Sunday, July 17, 2011

1933 Rohr, rare German luxury show car

Rohr was technically far ahead of its time, when it first appeared with a car of its own make, in 1928.  It had independent suspension on all four wheels, was based on a platform frame, instead of the ususal square or i-beam frame. Good engineering, but bad business made the company go under in 1937

The Rohr automobile is extremely rare. Even back in the 1970s, less than a half-dozen of them had been rescued by collectors or museums. Obviously, these, like many fine European cars, were annihilated in the ravages of World War II — lost in bombings, fires or scrapped for the value of their steel.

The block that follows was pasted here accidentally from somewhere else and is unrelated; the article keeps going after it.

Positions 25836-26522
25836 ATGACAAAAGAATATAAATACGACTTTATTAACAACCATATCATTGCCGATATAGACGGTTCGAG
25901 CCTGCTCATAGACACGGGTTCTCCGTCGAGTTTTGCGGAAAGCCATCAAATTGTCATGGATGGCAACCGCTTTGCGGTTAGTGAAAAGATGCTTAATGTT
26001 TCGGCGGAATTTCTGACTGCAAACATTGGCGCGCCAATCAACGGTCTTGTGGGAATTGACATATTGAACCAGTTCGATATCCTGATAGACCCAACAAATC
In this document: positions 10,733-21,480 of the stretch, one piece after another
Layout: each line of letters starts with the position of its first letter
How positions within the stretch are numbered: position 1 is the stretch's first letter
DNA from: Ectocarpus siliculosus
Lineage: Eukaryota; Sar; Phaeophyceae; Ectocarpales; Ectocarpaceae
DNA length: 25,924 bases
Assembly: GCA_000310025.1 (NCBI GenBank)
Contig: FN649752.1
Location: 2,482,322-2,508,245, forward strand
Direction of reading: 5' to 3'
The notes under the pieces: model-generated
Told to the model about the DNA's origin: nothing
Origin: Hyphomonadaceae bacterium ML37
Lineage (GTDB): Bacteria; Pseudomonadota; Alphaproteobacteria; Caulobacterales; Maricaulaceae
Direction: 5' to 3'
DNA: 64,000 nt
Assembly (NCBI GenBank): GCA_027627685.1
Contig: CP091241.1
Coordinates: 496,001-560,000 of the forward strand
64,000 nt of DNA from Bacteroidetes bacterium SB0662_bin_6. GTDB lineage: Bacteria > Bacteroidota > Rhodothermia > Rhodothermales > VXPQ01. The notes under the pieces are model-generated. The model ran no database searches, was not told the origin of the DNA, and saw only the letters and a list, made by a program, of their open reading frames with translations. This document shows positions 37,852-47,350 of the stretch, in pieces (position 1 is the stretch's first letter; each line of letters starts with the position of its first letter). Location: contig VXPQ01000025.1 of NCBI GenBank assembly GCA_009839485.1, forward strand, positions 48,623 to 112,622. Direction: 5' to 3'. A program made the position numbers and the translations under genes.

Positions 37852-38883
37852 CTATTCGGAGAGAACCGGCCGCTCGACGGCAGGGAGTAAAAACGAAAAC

The manufacturer built this one-of-a-kind classic for a 1933 German automobile show: a radically streamlined fastback four-door pillarless hardtop (22 years before this style was revived in the U.S.). Its sloping grille was different from the production line. It had been preserved by an admiring owner, and was purchased years ago by Edgar E. Rohr
info from
photos from


  1. Must be the first 4 door hardtop ever!!!?

  2. Thanks for posting these. I remember this car well from Hershey in the late 60s/early 70s. Mr Rohr had it there at least two years in a row, without an engine(!). I guess they pushed it onto the field. I remember crawling under it the second time I saw it to see if he'd gotten the engine back into it, which he hadn't. A very cool car. I seem to remember some elaborate embroidery on the headliner, too, but that may be a faulty memory. The interior was basically red, anyway - of that I'm pretty sure.